This arbitration is between Claimant, a former banker and employee of nonparty Wells Fargo Bank, NA ("Wells Fargo Bank"), and Respondent, the Wells Fargo affiliate that held her securities licenses while she worked at the bank. Claimant was terminated for accessing the account of a customer for a non-business reason, and with the termination Respondent could no longer hold her license. Her accessing the customer's account was listed as the "investment related" reason for her termination on the Forms U4 and U5. Claimant has sued on two counts of defamation and for unpaid commissions. 

The parties did not ask for an explained award. Indeed, after Claimant's counsel withdrew, there appears to have been no communication between the parties, at least no productive communication. There certainly was no request for an explained or reasoned award at any time. The Panel nonetheless remains free under FINRA rules to provide the "rationale underlying the award." Given the nature of the claims here, the majority of the Panel chose to provide the core rationale for this Award. 

At the outset, the majority of the Panel mentions the burden of proof. All common law litigation occurs under a burden of proof. The burden houses a social policy of making a person who brings a claim against another present a certain amount of proof indicating that the charge is more likely than not true (the preponderance standard). Here, as Claimant, Claimant bears the burden of proof in proving that her two defamation claims and her claim for a commission are more likely than not true. Neither side having urged any other burden, we apply the preponderance burden. We note that even if Respondent had the burden of disproving Claimant's claims, which it does not, on this record Respondent still would prevail. There simply is not enough credible evidence in the record for the Panel to find that Respondent defamed Claimant or improperly denied her commission payments under its compensation plan or owes her other lost wages or damages.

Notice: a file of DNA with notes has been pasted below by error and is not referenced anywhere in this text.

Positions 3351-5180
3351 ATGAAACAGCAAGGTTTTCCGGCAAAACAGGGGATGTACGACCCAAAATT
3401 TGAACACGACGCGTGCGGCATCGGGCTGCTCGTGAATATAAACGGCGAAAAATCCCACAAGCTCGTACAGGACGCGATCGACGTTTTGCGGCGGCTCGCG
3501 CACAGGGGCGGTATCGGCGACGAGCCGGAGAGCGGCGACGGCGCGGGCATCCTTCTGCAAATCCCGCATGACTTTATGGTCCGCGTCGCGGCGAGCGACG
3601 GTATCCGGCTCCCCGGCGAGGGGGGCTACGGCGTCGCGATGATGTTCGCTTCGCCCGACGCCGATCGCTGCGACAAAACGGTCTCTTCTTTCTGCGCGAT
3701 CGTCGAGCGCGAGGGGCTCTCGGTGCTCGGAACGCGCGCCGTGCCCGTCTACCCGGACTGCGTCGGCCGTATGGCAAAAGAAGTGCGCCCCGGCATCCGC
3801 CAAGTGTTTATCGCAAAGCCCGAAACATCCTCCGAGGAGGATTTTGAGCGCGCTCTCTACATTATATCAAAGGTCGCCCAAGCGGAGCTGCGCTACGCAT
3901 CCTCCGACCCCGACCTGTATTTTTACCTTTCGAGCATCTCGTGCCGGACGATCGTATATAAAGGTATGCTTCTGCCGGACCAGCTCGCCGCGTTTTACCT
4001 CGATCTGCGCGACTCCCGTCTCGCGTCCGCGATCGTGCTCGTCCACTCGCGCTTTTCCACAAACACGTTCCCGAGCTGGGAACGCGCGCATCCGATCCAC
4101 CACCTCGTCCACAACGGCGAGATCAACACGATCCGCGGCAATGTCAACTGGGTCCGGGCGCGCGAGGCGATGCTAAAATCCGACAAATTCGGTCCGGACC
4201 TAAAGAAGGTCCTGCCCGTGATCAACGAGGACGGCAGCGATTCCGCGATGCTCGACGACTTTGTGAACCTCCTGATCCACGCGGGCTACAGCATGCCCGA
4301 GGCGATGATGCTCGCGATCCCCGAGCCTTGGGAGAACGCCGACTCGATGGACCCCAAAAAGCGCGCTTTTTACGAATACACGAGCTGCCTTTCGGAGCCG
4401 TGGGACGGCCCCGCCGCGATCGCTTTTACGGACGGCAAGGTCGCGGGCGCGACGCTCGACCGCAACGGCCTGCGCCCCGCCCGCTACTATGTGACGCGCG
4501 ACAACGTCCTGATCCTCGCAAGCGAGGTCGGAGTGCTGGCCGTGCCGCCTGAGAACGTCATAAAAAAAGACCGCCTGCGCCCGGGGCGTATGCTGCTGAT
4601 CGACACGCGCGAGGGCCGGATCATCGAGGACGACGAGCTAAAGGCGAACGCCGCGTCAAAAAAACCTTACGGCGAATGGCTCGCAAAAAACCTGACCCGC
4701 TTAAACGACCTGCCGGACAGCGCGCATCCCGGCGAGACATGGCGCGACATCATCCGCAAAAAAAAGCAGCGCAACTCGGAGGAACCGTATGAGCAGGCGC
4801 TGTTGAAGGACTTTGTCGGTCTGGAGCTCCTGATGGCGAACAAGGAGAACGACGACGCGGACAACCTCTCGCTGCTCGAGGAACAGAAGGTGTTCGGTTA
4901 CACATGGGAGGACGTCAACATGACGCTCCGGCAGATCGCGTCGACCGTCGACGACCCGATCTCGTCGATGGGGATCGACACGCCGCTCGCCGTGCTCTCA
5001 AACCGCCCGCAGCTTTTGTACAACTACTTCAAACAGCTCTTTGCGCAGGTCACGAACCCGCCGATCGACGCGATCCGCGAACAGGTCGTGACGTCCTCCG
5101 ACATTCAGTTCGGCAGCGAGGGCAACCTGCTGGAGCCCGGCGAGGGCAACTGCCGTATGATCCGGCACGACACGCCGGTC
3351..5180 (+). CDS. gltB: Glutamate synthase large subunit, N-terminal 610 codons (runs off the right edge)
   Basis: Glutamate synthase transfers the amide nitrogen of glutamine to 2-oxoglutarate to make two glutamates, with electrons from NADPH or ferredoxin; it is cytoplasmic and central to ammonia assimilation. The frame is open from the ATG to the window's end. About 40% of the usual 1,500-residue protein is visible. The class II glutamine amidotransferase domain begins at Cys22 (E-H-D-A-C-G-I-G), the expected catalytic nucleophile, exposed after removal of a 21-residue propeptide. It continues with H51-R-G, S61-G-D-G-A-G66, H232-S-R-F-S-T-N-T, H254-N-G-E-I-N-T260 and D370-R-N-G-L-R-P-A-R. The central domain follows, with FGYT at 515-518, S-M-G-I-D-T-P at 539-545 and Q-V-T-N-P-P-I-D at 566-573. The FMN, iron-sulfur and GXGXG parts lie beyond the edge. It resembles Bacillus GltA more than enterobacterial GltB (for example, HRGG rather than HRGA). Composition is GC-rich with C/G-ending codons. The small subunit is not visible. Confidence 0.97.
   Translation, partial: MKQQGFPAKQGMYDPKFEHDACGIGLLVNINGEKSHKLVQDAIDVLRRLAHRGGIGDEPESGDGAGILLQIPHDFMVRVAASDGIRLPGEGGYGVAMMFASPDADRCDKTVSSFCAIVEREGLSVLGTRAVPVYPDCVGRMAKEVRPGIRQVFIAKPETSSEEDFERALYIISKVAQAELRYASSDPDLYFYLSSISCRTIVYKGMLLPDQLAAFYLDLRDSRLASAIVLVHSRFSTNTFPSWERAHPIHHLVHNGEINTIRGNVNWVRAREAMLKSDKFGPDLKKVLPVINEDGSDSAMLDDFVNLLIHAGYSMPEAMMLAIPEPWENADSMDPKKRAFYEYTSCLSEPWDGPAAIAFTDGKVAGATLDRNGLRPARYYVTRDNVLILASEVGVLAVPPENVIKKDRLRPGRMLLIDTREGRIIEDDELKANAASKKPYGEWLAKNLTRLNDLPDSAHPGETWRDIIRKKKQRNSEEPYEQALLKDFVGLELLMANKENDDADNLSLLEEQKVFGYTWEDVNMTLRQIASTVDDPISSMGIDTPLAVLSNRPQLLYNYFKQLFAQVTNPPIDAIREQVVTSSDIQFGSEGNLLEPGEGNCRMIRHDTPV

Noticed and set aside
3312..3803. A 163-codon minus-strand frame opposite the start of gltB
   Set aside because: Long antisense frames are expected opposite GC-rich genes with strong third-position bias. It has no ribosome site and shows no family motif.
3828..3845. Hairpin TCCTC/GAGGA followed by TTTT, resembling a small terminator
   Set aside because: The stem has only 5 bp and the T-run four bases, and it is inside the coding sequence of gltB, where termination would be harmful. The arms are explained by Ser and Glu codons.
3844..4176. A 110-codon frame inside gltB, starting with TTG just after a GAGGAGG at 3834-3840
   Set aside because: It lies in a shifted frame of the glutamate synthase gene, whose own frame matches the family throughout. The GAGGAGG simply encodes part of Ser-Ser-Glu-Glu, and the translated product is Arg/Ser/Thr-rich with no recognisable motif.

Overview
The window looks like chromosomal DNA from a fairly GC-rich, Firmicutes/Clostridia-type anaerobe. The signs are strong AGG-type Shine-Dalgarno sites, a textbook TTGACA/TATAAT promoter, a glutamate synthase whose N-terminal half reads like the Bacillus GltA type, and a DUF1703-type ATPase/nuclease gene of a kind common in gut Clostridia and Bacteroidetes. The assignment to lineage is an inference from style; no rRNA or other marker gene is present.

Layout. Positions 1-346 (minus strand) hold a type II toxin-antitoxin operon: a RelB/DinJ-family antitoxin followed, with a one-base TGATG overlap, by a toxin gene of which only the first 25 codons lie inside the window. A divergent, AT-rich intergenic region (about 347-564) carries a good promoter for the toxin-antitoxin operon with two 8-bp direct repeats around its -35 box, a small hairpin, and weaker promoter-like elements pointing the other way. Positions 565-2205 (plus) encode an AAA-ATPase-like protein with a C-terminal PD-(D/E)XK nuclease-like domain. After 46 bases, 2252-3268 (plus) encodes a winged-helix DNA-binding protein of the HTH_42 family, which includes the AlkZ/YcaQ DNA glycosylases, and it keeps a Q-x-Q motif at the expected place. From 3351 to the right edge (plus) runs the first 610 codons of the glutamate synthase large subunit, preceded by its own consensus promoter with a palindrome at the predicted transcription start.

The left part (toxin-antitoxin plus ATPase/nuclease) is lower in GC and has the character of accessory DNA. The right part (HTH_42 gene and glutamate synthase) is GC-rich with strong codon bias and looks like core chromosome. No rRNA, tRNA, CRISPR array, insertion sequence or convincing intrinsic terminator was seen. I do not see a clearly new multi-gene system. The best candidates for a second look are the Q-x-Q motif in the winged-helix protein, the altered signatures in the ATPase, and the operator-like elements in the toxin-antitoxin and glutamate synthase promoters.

FINRA arbitrators are not required to follow state or federal rules of evidence. This does not alter the applicability of California's civil burden of proof. It is entirely appropriate in an arbitration in which Claimant's terms of commission are defined by contract and by an employment handbook, limits she does not dispute, and on defamation claims that allegedly arose from conduct in California, that the Panel apply California's burdens of proof as well as its substantive law. The Panel does apply these standards.